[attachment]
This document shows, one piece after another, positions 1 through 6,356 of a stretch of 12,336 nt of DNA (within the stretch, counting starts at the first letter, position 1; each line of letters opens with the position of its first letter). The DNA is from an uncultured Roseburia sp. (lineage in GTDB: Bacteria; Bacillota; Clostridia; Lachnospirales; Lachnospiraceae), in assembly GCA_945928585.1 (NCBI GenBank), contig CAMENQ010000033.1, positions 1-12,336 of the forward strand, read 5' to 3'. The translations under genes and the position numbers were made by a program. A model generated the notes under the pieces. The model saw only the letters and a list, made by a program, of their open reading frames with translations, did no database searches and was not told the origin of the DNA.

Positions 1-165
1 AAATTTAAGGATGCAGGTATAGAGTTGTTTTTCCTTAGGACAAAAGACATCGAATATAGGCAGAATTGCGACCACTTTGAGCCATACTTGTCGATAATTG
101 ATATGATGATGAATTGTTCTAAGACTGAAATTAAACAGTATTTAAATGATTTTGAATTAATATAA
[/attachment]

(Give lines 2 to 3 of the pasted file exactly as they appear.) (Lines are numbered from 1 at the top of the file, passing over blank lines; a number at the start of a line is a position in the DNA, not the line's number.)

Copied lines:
Positions 1-165
1 AAATTTAAGGATGCAGGTATAGAGTTGTTTTTCCTTAGGACAAAAGACATCGAATATAGGCAGAATTGCGACCACTTTGAGCCATACTTGTCGATAATTG